The University of North Carolina's (UNC) Board of Governors voted Friday to close three academic centers, amid criticism that the decision was politically motivated and limited academic freedom.
The board voted unanimously to close the Center on Poverty, Work and Opportunity (CPWO) at the UNC- Chapel Hill School of Law, the Institute for Civic Engagement and Social Change (ICESC) at North Carolina Central University, and the Center for Biodiversity at East Carolina University.
The decision to close the poverty center has been particularly controversial, with critics saying the center's director, law professor Gene Nichol, is being punished for his political views.
Allegations of censorship
"Were I to have praised the legislature's war on poor people, rather than decrying it, the board would have placed laurels on my head instead of boots on my neck," Nichol said in a statement Friday.
However, Jim Holmes, a board member who led the committee that recommended the closures, says the decision was a result of an "objective process."
Nearly one in three presidents of public colleges feels pressured by governor
According to Inside Higher Ed, state conservatives have complained that such centers were launching personal attacks on GOP politicians.
The committee, which examined 240 centers, was originally directed to cut support to centers spending too much state money in order to benefit other projects.
But CPWO has not received any tax dollars since 2009, says John Charles Boger, dean of UNC-Chapel Hill's law school. He argues that the working group has no reason to close the center "beyond a barely concealed desire to stifle" the voice of the center's director, who often speaks of the state's "appalling poverty with unsparing candor."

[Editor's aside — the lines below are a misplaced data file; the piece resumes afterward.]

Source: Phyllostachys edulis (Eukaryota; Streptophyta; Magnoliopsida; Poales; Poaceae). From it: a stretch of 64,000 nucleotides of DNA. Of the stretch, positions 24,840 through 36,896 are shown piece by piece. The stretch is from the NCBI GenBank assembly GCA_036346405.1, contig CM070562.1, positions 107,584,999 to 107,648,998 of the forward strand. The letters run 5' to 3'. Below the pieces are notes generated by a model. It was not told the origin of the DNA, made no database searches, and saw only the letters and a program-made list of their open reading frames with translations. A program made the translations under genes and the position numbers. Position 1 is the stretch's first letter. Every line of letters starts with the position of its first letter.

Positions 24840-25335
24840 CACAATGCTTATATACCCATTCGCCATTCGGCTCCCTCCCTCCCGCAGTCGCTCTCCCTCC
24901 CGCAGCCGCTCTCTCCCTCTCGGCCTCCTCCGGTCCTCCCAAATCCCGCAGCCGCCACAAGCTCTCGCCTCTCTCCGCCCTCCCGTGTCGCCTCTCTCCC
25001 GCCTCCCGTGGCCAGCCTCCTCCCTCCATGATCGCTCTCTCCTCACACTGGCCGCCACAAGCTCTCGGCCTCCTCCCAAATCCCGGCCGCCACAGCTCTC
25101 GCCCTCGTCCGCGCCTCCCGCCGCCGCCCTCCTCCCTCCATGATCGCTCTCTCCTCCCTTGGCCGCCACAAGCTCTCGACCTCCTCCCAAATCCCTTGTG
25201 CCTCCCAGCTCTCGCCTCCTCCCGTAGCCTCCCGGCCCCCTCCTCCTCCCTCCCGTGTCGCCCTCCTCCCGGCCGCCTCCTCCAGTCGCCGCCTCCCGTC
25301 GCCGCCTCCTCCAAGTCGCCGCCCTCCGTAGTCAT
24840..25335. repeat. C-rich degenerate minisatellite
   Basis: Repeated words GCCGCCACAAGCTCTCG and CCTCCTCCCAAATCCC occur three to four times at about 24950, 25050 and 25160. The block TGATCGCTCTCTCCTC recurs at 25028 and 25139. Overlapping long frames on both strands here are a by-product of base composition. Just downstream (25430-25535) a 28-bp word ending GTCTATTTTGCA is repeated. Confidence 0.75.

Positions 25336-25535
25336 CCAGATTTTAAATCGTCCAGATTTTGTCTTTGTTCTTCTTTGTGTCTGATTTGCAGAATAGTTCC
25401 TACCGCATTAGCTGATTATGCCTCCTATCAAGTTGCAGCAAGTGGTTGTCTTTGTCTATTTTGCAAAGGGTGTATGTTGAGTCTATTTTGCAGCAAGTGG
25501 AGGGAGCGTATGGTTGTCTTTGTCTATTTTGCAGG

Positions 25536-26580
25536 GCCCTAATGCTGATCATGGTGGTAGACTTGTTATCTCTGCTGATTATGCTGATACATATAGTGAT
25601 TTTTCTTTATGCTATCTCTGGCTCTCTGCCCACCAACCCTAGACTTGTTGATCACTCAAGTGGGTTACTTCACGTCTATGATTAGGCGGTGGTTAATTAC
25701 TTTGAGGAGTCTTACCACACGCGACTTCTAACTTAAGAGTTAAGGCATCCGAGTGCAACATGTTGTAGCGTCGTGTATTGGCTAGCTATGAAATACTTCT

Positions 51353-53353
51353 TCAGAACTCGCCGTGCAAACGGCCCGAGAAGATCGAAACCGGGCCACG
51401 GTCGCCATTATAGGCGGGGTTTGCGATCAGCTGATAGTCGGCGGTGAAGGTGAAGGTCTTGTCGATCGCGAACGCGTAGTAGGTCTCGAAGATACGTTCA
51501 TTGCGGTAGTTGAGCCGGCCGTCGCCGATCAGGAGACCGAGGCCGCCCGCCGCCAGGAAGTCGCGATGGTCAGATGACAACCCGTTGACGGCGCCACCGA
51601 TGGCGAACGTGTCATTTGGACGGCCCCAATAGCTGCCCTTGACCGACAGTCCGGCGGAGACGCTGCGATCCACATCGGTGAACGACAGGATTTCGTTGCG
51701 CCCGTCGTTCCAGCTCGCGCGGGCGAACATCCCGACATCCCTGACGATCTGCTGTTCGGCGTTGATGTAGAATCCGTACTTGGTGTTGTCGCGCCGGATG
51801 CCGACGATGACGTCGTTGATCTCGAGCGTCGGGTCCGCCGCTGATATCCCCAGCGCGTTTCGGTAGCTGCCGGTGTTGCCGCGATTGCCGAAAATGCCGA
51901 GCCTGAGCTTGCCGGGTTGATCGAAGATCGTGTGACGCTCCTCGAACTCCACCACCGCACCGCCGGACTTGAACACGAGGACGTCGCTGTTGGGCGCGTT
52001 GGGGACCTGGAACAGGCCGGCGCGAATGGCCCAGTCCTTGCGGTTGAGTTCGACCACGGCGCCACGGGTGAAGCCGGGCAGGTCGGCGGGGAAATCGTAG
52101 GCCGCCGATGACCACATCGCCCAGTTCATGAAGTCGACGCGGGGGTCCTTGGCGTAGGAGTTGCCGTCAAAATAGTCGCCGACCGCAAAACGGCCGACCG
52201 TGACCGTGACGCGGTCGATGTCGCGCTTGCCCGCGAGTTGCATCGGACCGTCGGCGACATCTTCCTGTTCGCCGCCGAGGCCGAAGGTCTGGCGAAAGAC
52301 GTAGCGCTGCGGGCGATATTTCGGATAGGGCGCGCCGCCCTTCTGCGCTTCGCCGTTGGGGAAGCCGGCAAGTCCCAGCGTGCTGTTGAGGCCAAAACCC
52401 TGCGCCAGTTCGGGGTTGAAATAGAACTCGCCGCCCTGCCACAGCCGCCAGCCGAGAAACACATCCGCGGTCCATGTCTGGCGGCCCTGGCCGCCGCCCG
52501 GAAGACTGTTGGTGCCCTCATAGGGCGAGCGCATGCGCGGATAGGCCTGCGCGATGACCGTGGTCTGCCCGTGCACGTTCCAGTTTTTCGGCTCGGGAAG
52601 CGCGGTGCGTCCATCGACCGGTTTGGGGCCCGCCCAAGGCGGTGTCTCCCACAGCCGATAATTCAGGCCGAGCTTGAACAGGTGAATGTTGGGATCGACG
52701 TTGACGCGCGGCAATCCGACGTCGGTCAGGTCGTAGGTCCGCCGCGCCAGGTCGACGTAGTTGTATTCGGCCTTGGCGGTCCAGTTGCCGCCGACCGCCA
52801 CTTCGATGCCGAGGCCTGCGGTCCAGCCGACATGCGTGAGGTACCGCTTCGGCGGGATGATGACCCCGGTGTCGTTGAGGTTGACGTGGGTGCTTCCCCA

Jarvis Hall, the director of ICESC, agreed that "there appears to be a political motivation" behind the closures. Nichol frequently comments on state politics in a column for The News & Observer, a Raleigh-based newspaper.
UNC Chancellor Carol Folt told the Charlotte Observer that she also disagreed with the decision. She pointed out that it could have a "chilling effect" on academic research and diverse perspectives. Folt also noted how important it is for the university to be clear that it supports academic freedom.
Last week, the American Association of University Professors (AAUP) also released a statement prior to the vote characterizing the board's move to close CPWO as a threat to academic freedom.
Center's work will continue
The vote Friday was interrupted by protestors, according to the New York Times. Eventually, the board moved to a different room in order to hold its vote. Holmes was unaffected by the protests. "Just because it's not popular doesn't mean it's not the right thing to do," he says.
Nichol said Friday donors have come forward to "assure that the work of the center, if not the center itself, will continue and markedly expand (Fausset, New York Times, 2/27; Dunn/Stancill, Charlotte Observer, 2/27; Ovaska, North Carolina Policy Watch, 2/24).
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